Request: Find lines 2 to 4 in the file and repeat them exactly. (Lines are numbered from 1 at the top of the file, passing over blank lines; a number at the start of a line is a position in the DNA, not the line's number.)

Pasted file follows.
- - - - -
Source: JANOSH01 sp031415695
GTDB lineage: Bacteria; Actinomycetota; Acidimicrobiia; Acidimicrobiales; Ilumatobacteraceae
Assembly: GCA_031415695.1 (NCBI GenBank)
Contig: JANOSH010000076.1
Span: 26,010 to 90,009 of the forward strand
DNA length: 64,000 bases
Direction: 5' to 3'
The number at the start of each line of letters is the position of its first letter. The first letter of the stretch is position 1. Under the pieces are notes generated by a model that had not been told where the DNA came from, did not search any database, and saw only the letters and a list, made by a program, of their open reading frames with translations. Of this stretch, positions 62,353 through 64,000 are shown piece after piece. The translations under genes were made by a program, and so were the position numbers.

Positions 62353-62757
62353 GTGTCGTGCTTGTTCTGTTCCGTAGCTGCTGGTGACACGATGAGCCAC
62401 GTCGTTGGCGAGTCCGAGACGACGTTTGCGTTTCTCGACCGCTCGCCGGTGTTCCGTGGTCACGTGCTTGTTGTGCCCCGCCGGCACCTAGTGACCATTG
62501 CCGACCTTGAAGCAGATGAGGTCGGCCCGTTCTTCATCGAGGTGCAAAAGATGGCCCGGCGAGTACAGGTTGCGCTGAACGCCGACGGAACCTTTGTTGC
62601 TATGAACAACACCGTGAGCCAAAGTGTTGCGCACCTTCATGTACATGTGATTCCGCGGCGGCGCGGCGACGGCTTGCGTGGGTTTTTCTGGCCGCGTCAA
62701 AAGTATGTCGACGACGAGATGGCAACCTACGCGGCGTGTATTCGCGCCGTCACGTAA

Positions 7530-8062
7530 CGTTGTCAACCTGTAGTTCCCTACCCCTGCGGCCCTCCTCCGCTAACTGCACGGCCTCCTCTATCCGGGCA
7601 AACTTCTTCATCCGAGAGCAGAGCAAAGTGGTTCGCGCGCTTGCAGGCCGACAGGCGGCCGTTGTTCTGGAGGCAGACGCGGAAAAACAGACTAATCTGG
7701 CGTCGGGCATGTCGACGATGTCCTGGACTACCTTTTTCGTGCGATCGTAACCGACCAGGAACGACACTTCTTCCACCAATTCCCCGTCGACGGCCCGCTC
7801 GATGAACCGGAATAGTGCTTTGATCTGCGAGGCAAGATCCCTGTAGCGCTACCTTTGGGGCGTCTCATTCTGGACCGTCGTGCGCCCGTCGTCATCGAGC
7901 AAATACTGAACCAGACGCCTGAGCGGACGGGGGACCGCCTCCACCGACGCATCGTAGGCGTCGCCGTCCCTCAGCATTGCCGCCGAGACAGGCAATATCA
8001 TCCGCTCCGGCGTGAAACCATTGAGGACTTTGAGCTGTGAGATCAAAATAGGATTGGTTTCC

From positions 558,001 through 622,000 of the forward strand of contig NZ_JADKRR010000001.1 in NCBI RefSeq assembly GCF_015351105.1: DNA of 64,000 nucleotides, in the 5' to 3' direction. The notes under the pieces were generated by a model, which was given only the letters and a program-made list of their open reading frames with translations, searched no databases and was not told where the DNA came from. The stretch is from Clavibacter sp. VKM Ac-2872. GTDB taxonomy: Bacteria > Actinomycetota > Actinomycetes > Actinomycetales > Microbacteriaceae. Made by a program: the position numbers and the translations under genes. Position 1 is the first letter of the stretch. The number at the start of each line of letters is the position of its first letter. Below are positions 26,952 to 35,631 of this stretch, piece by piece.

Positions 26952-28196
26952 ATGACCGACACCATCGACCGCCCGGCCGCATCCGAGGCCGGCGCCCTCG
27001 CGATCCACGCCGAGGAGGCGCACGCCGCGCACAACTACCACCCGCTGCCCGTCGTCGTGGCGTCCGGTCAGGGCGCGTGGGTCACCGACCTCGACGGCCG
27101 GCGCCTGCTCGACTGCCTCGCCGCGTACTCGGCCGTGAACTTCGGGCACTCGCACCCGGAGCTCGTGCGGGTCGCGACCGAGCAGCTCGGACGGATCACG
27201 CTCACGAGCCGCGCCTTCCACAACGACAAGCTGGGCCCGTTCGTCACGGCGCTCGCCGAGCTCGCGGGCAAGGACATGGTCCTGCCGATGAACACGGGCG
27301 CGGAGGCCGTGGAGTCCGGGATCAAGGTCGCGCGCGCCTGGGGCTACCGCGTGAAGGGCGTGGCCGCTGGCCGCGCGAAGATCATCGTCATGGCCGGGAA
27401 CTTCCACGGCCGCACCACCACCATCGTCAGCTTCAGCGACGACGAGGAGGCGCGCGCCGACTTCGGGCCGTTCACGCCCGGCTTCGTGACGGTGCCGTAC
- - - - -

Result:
GTDB lineage: Bacteria; Actinomycetota; Acidimicrobiia; Acidimicrobiales; Ilumatobacteraceae
Assembly: GCA_031415695.1 (NCBI GenBank)
Contig: JANOSH010000076.1